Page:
For those of you living the sweet life in sunny Arizona, why not hit up the Sedona International Film Festival, which kicks off today and runs through March 3. Films include Oscar short-listed "The Waiting Room," "The House I Live In" and an opening concert by blues great Keb Mo. Did I mention there would be celebrities to stalk as well? Try Griffin Dunne ("Girls," "An American Werewolf in London," "After Hours"), the great David Strathairn ("Good Night, and Good Luck," "The Bourne Legacy") and, lord help us, "An Evening with Joan Collins."
Okay, so here's the deal: Back in the day, Dr. Seuss made a movie, a non-animated movie. Smoke 'em if you got 'em. "The 5000 Fingers of Dr. T" is on TCM at 8 p.m. tonight, and damn is it a fabulous cabdabulous confabulation of utmost craziosity. This 1953 live-action oddity had screenplay and lyrics by the good Doctor, a.k.a. Theodor Seuss Geisel, and is almost entirely the deranged daydream of a boy who hates his piano lessons. The dream turns into a surreal nightmare involving a MEGA-PIANO played by 500 tortured boys and some supremely nutty-looking sets. If you prefer your Dr. Seuss sponsored by a car company, I recommend "The Lorax" on Netflix Instant.
Sunday, February 24
What else can I say? Today is about one thing and one thing only: office betting pools. Also, cinema. We’re rolling out the red carpet for "The 85th Annual Academy Awards" at 7 p.m. ET/4 p.m. PT on ABC or, if you're Jennifer Lawrence, wherever your limo driver takes you tonight. "Family Guy" guy Seth MacFarlane will croon and offend his way through the ceremony in both human and teddy bear form while Ben Affleck quietly stews during the Best Director category. Someone please have a camera on him during the nominee announcements.
There will be many places to watch the Oscar ceremony besides your leaky one-bedroom apartment with the chalk outline in the bathroom, but if you're in Orlando, Florida you can attend the gala festivities for "Red Carpet, Bright Lights: An Oscar Watch Party" at Eden Bar and on the big screen at the famed Enzian Theater. Help yourself to a Silver Linings Cheesesteak or Spinach Unchained and wash it down with some Wreck-It Ralph Punch. Oh, and remember — every time someone says "Argo," you have to take a shot.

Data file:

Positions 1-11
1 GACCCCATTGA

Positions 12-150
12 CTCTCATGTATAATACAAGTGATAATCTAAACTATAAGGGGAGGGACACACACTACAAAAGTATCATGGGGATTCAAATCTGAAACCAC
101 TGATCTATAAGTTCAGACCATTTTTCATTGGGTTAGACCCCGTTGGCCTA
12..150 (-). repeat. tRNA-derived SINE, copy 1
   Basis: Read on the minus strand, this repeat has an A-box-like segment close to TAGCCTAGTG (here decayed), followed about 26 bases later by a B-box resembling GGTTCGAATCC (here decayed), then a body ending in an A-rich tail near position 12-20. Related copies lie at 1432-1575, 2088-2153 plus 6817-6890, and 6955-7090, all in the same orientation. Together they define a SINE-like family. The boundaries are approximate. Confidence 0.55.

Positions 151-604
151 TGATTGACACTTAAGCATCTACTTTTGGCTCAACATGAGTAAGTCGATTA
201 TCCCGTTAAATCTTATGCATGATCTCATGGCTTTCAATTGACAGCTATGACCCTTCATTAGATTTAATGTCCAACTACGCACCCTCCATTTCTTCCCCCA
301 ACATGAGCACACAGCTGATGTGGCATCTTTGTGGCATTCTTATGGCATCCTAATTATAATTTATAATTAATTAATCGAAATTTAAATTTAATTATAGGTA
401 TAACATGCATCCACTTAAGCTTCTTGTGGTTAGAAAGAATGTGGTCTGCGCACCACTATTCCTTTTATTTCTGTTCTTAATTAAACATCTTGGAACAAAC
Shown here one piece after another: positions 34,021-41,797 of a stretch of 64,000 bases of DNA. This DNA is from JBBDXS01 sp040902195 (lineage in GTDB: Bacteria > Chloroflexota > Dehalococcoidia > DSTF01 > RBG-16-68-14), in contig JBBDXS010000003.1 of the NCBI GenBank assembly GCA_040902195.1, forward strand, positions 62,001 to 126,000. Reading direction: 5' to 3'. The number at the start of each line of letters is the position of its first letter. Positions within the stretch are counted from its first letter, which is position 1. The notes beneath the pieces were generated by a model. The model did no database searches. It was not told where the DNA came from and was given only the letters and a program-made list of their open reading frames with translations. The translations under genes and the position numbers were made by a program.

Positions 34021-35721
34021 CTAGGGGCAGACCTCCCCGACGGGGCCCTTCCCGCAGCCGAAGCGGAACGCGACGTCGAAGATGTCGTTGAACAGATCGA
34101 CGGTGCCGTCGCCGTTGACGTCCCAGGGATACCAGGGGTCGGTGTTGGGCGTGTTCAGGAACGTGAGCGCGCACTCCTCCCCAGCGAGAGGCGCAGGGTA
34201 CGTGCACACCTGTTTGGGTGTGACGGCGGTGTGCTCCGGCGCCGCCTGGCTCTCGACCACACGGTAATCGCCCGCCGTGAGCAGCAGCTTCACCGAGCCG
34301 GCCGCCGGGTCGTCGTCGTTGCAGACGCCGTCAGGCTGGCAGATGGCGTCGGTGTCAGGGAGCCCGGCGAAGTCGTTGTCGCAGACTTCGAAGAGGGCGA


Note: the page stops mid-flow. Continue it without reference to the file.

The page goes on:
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If you want to make that drinking game even worse on yourself, why not check out "Argo" on Blu-ray/DVD this week and relive the likely Best Picture winner in all its unnecessarily suspenseful glory. Sure, it's not that historically accurate, but if I'm ever in some kind of Iranian hostage situation (it could happen) I'd want Daredevil by my side to get me out of there.
Finally, I'd like to present a new feature of this column, which will occur whenever I damn well please, called "Star Wars Corner." Since we can't seem to go a single day without someone bringing expectations to a boil over Disney's imminent strip-mining of nerddom's most beloved franchise, why not have yourself a listen to "The Auteurcast," one of my favorite podcasts revolving around movies, cinema and film (all three). Most recently, hosts Rudie Obias and West Anthony have covered the entire filmography of "Star Wars" impresario/rich guy George Lucas, from the humble sci-fi beginnings of "THX 1138" to the drag-racing/girl-chasing antics of "American Graffiti" to all those movies where Jar Jar steps in poo. Yours truly joins them for the final episode in the series, a general discussion of "The Work of George Lucas" (Episode 169), where I espouse my unapologetic love of "Revenge of the Sith" as the second-best movie in the saga, and other inflammatory claims.
As I ride off into the distant horizon, here's wishing you fellow weekend road warriors the best outing possible from this burnt-out, blighted wasteland. Enjoy your fast Internet, clean-ish movie theaters, plentiful gasoline and all the comforts of home, for this world lives now only in my memories …